There are five forces that act on the wall of the vessel:

  1. 1.

    The hydrodynamic force F, which is calculated by stress integration using the LBM. In order to calculate F, the walls of the vessel are discretized into N segments, and the segments can only move along the y direction.

  2. 2.

    The lymphatic muscle force depends on the concentrations of \({{\rm{Ca}}}^{2+}\) and NO according to15:

    $${F}_{M}={K}_{M}(\frac{{C}_{{\rm{Ca}}}}{1+{C}_{{\rm{Ca}}}})(\frac{2R}{R+{R}_{{\rm{Ca}}}})(\frac{1}{1+{K}_{{\rm{NO}}}{C}_{{\rm{NO}}}}),$$
    (10)

    where \({K}_{M}\) is the coefficient determining the strength of action.

  3. 3.

    Elastic force from the tissue:

    $${F}_{E}=-\,{K}_{E}(R-{R}_{0}).$$
    (11)

    In order to limit the contraction amplitude and reproduce tissue mechanical resistance, if \(R < {R}_{l}+{\rm{\Delta }}\), we simply increase FE by multiplying an 11th power item. Eq. (11) changes to:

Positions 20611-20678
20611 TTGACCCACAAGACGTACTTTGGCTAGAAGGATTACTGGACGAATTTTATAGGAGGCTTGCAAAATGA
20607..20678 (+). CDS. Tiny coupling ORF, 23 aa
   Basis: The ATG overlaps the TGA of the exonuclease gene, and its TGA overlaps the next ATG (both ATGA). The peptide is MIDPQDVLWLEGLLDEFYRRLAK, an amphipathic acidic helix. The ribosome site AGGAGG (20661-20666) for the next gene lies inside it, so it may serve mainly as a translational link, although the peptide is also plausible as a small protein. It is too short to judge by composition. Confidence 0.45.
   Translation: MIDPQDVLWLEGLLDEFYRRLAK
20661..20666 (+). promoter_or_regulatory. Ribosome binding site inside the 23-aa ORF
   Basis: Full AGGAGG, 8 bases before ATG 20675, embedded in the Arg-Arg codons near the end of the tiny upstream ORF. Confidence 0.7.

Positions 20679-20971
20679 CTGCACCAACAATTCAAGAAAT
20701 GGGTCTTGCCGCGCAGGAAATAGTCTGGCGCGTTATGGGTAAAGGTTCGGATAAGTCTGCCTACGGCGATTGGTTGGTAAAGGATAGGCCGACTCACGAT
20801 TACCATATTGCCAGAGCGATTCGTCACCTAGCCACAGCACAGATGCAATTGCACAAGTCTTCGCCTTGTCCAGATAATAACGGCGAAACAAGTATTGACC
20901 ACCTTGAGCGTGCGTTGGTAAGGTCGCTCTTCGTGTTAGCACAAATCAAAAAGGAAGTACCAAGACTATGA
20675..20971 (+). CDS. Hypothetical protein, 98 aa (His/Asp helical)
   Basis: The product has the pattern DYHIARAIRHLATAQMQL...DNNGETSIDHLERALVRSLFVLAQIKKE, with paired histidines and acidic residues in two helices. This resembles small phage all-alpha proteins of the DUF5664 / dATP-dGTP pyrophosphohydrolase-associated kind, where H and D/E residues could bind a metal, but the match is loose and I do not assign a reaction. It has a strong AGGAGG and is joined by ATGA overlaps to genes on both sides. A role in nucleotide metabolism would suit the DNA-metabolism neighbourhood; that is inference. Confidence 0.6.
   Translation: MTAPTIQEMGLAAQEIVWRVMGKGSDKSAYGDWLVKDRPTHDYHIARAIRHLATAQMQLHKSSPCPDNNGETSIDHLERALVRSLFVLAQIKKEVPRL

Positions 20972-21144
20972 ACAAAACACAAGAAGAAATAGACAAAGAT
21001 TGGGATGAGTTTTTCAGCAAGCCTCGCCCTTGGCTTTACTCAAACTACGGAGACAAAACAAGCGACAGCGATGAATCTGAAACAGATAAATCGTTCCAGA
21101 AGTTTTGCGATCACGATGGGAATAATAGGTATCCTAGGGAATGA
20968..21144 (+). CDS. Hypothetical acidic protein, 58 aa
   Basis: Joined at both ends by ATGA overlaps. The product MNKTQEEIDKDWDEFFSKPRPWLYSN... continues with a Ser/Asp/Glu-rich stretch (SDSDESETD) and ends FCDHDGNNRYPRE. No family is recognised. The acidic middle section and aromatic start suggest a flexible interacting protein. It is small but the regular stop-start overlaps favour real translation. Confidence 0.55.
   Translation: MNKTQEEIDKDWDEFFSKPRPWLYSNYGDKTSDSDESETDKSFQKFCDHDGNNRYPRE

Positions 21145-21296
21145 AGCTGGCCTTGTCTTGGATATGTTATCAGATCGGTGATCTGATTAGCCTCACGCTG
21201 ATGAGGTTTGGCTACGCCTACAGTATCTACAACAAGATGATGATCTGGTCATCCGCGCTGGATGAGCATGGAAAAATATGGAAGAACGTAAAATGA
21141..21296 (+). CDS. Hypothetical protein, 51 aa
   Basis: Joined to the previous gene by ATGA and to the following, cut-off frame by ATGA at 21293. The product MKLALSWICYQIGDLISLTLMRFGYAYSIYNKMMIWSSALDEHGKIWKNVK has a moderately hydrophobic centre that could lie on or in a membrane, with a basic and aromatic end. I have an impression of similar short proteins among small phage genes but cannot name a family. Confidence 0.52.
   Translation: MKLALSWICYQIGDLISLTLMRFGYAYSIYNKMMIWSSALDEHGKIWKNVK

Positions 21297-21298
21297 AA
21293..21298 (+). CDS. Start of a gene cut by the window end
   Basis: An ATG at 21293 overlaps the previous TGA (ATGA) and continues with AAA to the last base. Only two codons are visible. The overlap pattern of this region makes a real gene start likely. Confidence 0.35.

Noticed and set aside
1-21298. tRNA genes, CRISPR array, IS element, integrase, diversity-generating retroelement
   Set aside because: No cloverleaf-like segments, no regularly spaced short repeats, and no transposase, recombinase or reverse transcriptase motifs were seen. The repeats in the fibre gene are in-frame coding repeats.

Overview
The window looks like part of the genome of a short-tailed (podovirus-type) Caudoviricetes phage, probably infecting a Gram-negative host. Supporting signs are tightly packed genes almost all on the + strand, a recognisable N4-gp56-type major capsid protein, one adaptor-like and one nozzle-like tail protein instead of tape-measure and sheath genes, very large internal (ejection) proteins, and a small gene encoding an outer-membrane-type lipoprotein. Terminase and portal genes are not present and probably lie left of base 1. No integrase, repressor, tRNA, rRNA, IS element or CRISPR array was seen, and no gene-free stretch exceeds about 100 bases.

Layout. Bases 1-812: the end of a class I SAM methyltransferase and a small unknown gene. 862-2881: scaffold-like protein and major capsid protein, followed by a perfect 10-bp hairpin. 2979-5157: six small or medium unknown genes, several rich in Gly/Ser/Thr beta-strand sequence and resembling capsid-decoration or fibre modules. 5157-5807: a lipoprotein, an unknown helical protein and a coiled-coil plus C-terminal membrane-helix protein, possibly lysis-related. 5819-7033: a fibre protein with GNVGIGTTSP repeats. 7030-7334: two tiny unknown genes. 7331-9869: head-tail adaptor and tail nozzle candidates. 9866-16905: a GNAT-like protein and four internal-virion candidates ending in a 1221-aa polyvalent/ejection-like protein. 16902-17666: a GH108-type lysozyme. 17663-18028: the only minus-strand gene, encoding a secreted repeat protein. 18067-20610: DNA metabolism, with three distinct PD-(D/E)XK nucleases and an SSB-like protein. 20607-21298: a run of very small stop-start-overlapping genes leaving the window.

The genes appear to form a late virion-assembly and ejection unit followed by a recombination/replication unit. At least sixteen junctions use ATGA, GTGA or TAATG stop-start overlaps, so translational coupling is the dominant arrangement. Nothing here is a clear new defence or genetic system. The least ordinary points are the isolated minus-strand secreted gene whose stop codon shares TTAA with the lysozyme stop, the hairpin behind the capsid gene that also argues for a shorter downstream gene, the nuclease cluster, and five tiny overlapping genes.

$${F}_{E}=-\,{K}_{E}(R-{R}_{0})\ast {(\frac{{\rm{\Delta }}}{R-{R}_{l}})}^{11},\,{\rm{while}}\,R < {R}_{l}+{\rm{\Delta }}.$$
  4. 4.

    Bending force:

    $${F}_{B}=-\,{K}_{B}((y-{y}_{m})+(y-{y}_{n})).$$
    (12)

    Here we consider that the left and right sides of the vessel wall are fixed; in between, the wall can move along the y-direction. \({y}_{m}\) and \({y}_{n}\) are the y-direction positions of the neighboring points of the vessel.

  5. 5.

    Considering the vessel is viscoelastic, a viscous resistance force is introduced as:

$${F}_{r}=-\,{K}_{r}v.$$
(13)

The minus sign means that \({F}_{r}\) always acts in the direction opposing wall velocity \(v\).

As shown in Fig. 3, the bileaflet valve (illustrated in Fig. 3(b)) has structure similar to that of a real lymphatic valve (Fig. 3(a))55,56. The valve is treated as two opposing deformable parabolic - shaped membranes. Compared with previous models of valves57,58,59,60, our 2D valve model has been simplified to provide computational efficiency for the multi-lymphangion simulations while, at the same time, recapitulating the relevant physics, biology, physiology and biochemistry of the lymphatic vessel.